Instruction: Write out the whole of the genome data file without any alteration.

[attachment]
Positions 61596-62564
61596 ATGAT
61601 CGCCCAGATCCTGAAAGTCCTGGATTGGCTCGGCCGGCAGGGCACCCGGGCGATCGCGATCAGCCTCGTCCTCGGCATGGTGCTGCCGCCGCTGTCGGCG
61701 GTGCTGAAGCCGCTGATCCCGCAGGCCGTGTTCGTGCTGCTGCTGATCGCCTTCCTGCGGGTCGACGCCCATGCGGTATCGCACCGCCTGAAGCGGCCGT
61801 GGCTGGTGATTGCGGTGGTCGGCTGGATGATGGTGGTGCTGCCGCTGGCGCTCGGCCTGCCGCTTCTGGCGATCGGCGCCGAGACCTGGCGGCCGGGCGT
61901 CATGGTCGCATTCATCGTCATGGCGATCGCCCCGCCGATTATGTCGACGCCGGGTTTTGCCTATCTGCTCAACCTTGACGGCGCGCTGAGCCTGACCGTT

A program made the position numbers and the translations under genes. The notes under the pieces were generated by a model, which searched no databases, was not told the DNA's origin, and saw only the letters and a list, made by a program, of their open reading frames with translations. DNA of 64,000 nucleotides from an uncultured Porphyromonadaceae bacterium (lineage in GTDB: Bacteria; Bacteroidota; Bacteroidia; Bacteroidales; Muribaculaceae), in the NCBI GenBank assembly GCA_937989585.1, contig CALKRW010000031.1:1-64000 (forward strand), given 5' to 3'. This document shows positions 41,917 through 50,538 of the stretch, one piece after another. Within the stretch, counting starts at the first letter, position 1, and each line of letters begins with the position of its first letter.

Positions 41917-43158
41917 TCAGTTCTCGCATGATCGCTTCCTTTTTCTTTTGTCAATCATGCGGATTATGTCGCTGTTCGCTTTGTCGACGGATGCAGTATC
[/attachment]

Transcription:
Positions 61596-62564
61596 ATGAT
61601 CGCCCAGATCCTGAAAGTCCTGGATTGGCTCGGCCGGCAGGGCACCCGGGCGATCGCGATCAGCCTCGTCCTCGGCATGGTGCTGCCGCCGCTGTCGGCG
61701 GTGCTGAAGCCGCTGATCCCGCAGGCCGTGTTCGTGCTGCTGCTGATCGCCTTCCTGCGGGTCGACGCCCATGCGGTATCGCACCGCCTGAAGCGGCCGT
61801 GGCTGGTGATTGCGGTGGTCGGCTGGATGATGGTGGTGCTGCCGCTGGCGCTCGGCCTGCCGCTTCTGGCGATCGGCGCCGAGACCTGGCGGCCGGGCGT
61901 CATGGTCGCATTCATCGTCATGGCGATCGCCCCGCCGATTATGTCGACGCCGGGTTTTGCCTATCTGCTCAACCTTGACGGCGCGCTGAGCCTGACCGTT

A program made the position numbers and the translations under genes. The notes under the pieces were generated by a model, which searched no databases, was not told the DNA's origin, and saw only the letters and a list, made by a program, of their open reading frames with translations. DNA of 64,000 nucleotides from an uncultured Porphyromonadaceae bacterium (lineage in GTDB: Bacteria; Bacteroidota; Bacteroidia; Bacteroidales; Muribaculaceae), in the NCBI GenBank assembly GCA_937989585.1, contig CALKRW010000031.1:1-64000 (forward strand), given 5' to 3'. This document shows positions 41,917 through 50,538 of the stretch, one piece after another. Within the stretch, counting starts at the first letter, position 1, and each line of letters begins with the position of its first letter.

Positions 41917-43158
41917 TCAGTTCTCGCATGATCGCTTCCTTTTTCTTTTGTCAATCATGCGGATTATGTCGCTGTTCGCTTTGTCGACGGATGCAGTATC